For some, meeting characters is a big part of the Walt Disney World experience. People even literally wait for hours to meet their child’s (or their own) favorite Disney princess. Others don’t consider it such a big deal, and rarely stop to get a picture taken with a character.
My wife and I will wait a bit for certain characters (like Baymax or Tinkerbell), but generally we won’t wait too long for most characters. It’s not that we don’t like meeting them, we both have our favorites and enjoy getting pictures with them, we just rarely think it’s worth a long wait.
On our last trip, though, there was one character that we really wanted to meet: Mickey Mouse. More specifically, the Magician Mickey Mouse at the Town Square Theater.
What’s so special about this particular meet and greet? In many ways, he looks more or less like any other big-headed costumed character. The difference, though, is that this one can talk. Not just that, but his mouth moves, his eyes blink, and he speaks directly to guests.
On our first Magic Kingdom day the line was pretty long every time we checked, upwards of 45 minutes, and though we really wanted to meet Mickey we never actually took the time. We considered a Fastpass+ to minimize the wait, but got involved in doing other fun things and the timing just never worked out. We did meet Tinkerbell, whose meet and greet is also in the Town Square Theater, but we didn’t find the time to wait for Mickey. We were heading back to MK the next day, though, so figured that we would definitely make the time then. Which we did, and the wait wasn’t as bad when we went back. It was posted at a half hour, though in reality we were probably in line for twenty minutes at the most.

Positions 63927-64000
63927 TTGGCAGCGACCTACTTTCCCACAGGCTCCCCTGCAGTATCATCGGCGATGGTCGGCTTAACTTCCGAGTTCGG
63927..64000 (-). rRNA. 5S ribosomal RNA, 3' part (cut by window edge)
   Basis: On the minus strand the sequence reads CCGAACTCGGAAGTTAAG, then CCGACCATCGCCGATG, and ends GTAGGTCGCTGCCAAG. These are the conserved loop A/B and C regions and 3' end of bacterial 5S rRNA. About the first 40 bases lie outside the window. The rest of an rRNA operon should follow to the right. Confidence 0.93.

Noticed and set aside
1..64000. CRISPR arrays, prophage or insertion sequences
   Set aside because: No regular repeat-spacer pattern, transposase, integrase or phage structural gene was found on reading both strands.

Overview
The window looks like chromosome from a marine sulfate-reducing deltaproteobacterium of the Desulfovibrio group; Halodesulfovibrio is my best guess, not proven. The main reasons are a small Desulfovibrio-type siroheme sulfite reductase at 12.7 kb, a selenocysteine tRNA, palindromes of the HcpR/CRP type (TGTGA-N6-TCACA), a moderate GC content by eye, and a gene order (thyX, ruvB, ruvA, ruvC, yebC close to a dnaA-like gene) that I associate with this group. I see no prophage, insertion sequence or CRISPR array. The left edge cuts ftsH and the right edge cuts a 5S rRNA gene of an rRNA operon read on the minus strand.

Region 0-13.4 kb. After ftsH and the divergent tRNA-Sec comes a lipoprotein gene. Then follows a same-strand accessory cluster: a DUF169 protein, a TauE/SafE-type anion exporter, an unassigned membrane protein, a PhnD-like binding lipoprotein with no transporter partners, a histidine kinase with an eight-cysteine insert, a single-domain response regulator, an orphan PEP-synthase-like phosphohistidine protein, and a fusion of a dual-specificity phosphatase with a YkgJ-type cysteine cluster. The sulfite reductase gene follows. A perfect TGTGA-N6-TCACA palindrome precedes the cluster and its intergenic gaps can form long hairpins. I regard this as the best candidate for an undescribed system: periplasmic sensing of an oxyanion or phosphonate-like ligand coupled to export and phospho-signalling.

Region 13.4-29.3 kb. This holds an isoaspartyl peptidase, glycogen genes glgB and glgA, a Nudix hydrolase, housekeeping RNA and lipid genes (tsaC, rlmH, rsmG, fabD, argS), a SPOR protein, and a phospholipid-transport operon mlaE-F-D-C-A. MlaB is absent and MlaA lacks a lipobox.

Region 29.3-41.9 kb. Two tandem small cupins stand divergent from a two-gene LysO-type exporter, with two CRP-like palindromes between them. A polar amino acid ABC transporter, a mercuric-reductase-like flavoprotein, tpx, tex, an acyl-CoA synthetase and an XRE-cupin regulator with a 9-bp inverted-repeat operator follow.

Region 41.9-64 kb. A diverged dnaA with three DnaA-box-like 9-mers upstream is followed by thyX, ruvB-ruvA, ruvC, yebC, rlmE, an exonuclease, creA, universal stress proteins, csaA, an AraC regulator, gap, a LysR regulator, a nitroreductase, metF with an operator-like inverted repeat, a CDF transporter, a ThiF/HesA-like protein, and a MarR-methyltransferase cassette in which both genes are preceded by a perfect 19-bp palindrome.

As we got close, we could finally see Mickey Mouse! Even just being a spectator was cool as he interacted with other guests.
First off, the technology in the suit was amazing. The movement looked great, and it really elevated the meet and greet from “getting a picture taken with someone in a suit” to an interaction with a character. This is by no means a knock on getting a picture taken with someone in a suit (the fact that we’ve met the REAL BUZZ LIGHTYEAR is a running joke here in the top-secret Magic & Misadventures compound), and obviously the movements aren’t quite as realistic as if you were talking to an actual giant anthropomorphic mouse, but it is surprisingly engaging. Even just his eyes blinking made the character seem that much more real.
Then, of course, there’s the fact that he talks. His mouth moves, words come out, and those word sound exactly like Mickey Mouse.
When it was our turn, Mickey greeted us and hugged us, and then he noticed my Haunted Mansion T-shirt. He explained that he had been to that creepy mansion, and was scared of the ghosts. He mentioned that they told him “a ghost would follow you home” and when I explained that they had said the same to me he proceeded to run around and look behind various objects to try and find any errant spirits. Finally he suggested, since I was wearing that shirt, that we should pose together like the hitchhiking ghosts.
As we were leaving, Mickey gave his best impression of Little Leota (from the end of Haunted Mansion), saying “hurry baaaaack”.